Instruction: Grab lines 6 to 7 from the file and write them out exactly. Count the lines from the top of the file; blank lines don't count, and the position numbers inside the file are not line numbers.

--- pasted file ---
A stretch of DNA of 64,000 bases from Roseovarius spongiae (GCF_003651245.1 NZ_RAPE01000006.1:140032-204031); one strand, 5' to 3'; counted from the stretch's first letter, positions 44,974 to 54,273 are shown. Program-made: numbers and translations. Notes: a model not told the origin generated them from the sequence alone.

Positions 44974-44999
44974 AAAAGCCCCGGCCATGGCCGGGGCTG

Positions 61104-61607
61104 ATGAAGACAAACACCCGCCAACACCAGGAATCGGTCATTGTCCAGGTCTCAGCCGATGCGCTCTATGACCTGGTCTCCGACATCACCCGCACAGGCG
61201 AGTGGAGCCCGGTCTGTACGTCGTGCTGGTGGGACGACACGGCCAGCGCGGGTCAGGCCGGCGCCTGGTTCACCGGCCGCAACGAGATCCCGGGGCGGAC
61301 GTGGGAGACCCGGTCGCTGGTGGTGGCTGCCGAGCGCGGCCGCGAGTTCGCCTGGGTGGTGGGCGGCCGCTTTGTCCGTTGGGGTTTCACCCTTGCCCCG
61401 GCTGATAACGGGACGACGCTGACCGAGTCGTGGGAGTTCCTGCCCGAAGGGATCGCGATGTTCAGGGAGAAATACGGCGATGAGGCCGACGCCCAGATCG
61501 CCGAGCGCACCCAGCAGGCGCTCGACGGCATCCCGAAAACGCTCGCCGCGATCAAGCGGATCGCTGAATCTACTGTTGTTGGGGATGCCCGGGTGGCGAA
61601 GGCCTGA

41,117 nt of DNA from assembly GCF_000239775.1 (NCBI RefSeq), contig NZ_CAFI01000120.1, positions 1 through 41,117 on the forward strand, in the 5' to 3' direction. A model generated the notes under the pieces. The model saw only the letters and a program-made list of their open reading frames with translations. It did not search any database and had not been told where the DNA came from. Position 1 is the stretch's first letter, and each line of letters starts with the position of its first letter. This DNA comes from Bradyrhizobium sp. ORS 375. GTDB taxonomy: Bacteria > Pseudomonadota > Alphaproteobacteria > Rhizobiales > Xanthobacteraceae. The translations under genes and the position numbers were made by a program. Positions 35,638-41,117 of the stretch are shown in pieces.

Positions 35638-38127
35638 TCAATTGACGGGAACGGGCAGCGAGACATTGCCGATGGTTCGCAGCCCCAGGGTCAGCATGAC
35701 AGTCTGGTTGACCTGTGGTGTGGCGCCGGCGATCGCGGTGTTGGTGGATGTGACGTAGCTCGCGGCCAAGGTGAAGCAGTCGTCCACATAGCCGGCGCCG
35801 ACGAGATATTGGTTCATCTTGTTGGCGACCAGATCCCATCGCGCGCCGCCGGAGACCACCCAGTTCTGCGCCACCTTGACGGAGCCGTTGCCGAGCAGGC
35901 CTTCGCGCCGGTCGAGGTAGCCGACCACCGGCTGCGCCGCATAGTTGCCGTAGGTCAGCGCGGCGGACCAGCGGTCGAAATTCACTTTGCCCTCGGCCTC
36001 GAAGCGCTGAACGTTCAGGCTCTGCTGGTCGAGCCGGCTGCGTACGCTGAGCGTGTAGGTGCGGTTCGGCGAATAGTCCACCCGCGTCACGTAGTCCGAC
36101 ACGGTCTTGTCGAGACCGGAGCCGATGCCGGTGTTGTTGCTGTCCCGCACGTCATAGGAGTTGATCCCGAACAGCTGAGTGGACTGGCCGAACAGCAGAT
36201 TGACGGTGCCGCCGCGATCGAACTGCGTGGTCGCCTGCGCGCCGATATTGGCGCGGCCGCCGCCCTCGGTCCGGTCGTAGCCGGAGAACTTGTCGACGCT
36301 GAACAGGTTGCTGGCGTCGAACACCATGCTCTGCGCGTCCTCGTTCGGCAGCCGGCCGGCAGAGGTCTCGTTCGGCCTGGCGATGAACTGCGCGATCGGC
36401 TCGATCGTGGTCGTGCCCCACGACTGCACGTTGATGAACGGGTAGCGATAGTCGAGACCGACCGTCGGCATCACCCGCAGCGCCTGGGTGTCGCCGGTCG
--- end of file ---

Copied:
61201 AGTGGAGCCCGGTCTGTACGTCGTGCTGGTGGGACGACACGGCCAGCGCGGGTCAGGCCGGCGCCTGGTTCACCGGCCGCAACGAGATCCCGGGGCGGAC
61301 GTGGGAGACCCGGTCGCTGGTGGTGGCTGCCGAGCGCGGCCGCGAGTTCGCCTGGGTGGTGGGCGGCCGCTTTGTCCGTTGGGGTTTCACCCTTGCCCCG